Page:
When you imagine a car accident, you most likely picture a catastrophe with injuries that are immediately obvious, such as victims who are bleeding or showing other visible signs of injury. However, in many car accidents, victims have a delayed onset of injuries. This is why it is important for crash victims to seek medical care without delay.
Traumatic Brain Injuries
The most common type of traumatic brain injury (TBI) caused by car accidents is a concussion. Concussions can occur from a bump or blow to the head or skull that damages the brain. Concussions and other TBIs do not always show immediate symptoms. Many car accident victims do not notice dizziness, brain fog, trouble sleeping, mood changes and other symptoms of a concussion until hours or even days after a crash.
While concussions have a reputation for being “minor” brain injuries, this is not always the case. Concussions can be severe and cause long-term problems for a car accident survivor. The failure to diagnose a concussion right away can lead to a dangerous delay in injury treatment, as well as the risk of a second brain injury before the first has healed (second-impact syndrome). This is a brain injury complication that can be deadly.
Whiplash and Other Soft-Tissue Injuries
Whiplash is a neck injury to the soft tissues: the tendons, ligaments and muscles surrounding the uppermost portion of the spinal cord (the cervical spine). Whiplash can cause pain, stiffness and immobility in the neck and arms. Whiplash is caused by the violent “whipping” of a head back and forth in a car accident, resulting in a snapping motion of the neck that can injure the soft tissues. Pain and other whiplash symptoms may be suppressed by a victim’s adrenaline immediately after a crash but arise hours later.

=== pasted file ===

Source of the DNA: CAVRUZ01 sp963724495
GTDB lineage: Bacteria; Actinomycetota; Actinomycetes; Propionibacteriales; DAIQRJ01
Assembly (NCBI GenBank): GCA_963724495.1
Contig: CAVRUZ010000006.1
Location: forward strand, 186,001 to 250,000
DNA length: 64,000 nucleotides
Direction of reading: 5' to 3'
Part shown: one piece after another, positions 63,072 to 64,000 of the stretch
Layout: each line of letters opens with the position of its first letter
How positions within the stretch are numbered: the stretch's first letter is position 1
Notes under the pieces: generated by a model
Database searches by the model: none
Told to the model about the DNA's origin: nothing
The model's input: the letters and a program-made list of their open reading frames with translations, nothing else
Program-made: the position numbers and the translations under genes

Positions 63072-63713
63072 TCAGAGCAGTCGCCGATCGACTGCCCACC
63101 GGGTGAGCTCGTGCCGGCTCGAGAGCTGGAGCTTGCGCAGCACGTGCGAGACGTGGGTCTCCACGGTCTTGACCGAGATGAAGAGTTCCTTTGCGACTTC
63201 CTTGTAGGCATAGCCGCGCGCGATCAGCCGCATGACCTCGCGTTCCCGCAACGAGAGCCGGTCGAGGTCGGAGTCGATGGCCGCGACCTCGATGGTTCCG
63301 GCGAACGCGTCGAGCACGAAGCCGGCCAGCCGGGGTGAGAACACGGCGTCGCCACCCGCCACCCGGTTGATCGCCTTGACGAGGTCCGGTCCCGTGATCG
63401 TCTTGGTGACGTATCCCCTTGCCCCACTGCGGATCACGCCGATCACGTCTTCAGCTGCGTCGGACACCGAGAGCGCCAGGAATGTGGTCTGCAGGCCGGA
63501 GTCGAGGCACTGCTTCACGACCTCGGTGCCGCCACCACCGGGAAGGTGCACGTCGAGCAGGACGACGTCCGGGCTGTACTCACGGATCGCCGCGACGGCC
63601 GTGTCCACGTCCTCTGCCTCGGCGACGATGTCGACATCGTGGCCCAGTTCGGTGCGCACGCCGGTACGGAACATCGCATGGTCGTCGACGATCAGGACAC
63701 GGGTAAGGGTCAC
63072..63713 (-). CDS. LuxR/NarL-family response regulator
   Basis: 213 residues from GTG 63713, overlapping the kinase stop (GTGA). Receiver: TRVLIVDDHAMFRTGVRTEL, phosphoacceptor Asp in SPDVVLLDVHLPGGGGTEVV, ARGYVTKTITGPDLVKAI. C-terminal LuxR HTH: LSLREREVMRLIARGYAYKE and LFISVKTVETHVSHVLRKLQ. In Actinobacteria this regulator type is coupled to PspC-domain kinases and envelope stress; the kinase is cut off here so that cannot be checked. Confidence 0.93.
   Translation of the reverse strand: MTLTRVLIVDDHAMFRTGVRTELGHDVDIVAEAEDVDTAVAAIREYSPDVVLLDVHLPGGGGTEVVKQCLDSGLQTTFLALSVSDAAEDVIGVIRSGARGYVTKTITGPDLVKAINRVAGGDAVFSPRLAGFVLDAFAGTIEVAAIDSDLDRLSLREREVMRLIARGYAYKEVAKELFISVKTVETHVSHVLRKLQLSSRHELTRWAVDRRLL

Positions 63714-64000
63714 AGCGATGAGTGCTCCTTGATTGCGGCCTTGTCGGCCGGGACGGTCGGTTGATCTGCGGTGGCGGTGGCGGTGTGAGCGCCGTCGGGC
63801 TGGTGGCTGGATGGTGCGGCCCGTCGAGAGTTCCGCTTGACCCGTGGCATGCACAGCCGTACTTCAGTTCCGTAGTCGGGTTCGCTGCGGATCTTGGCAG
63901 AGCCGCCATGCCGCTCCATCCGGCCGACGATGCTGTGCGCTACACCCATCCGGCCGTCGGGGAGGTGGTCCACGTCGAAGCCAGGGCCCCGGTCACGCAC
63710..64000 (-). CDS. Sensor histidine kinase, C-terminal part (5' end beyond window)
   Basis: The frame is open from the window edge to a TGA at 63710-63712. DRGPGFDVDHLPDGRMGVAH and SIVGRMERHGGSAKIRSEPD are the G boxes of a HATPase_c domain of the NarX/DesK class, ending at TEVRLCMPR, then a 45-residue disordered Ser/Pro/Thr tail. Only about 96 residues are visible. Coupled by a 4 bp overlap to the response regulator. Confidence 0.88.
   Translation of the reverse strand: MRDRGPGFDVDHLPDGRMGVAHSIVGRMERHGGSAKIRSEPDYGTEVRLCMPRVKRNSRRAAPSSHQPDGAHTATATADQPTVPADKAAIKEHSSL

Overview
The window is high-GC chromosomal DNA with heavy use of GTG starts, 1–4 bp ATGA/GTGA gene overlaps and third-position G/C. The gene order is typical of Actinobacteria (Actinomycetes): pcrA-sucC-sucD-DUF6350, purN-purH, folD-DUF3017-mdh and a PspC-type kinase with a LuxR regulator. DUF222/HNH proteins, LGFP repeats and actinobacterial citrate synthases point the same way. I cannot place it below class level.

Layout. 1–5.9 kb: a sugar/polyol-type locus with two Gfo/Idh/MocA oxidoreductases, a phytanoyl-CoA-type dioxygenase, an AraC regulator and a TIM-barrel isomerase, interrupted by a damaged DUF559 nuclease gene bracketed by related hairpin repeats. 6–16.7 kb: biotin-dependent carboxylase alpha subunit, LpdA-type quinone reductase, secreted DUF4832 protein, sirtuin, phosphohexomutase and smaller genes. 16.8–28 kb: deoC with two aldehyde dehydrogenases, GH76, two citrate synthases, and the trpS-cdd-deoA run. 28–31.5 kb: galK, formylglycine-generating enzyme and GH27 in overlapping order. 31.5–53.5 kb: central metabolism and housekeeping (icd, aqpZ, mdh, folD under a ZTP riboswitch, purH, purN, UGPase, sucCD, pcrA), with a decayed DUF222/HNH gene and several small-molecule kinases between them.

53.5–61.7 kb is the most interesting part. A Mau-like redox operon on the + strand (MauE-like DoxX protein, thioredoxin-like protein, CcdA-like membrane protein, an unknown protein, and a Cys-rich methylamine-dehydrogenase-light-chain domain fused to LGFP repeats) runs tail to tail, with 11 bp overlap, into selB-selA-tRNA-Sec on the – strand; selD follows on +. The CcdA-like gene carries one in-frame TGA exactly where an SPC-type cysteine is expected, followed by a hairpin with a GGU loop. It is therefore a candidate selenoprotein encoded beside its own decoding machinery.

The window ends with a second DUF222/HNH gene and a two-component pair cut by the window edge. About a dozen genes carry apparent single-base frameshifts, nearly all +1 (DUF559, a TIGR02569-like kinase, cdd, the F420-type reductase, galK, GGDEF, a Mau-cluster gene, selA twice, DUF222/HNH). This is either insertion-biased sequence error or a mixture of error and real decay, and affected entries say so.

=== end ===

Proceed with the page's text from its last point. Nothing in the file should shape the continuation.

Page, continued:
Injuries to various parts of the back and spine, including the disks, vertebrae and soft tissues, may have delayed symptoms. If a car accident causes a disk in the spine to slip out of place, for example, the victim may not notice any pain from the herniated disk until the condition worsens and presses on surrounding nerves. Spinal fractures, dislocations and spinal stenosis are also common back injuries that have delayed symptoms. Muscle spasms, pain in the neck or back, numbness or tingling, and problems with balance could all point to a back injury after a car accident.
Internal injuries are often invisible. A car accident victim may suffer organ damage, severed arteries, internal bleeding, blood clots and hematomas without these injuries being easily apparent. A victim’s internal damage may not be noticeable until it has worsened to the point of causing major health complications, such as organ failure or hemorrhagic shock from a loss of blood. Sadly, undiagnosed internal injuries can prove fatal before they are discovered.
Physical injuries are not the only type of injury that can appear some time after a car accident. Survivors may also experience significant psychological damage without any initial symptoms. Emotional distress and mental health conditions such as post-traumatic stress disorder from a car accident can take days to become noticeable. A victim may experience fear, anxiety, depression, flashbacks, trouble sleeping and other signs of psychological trauma many weeks after a crash.
Seek medical care right away if you are involved in a car accident in Colorado. A doctor can diagnose injuries caused by the crash even before you notice symptoms. If you did not immediately see a doctor and experience a delayed onset of injuries, contact a Denver car accident attorney at Manning Law to discuss your legal rights and options. You may still be entitled to financial compensation.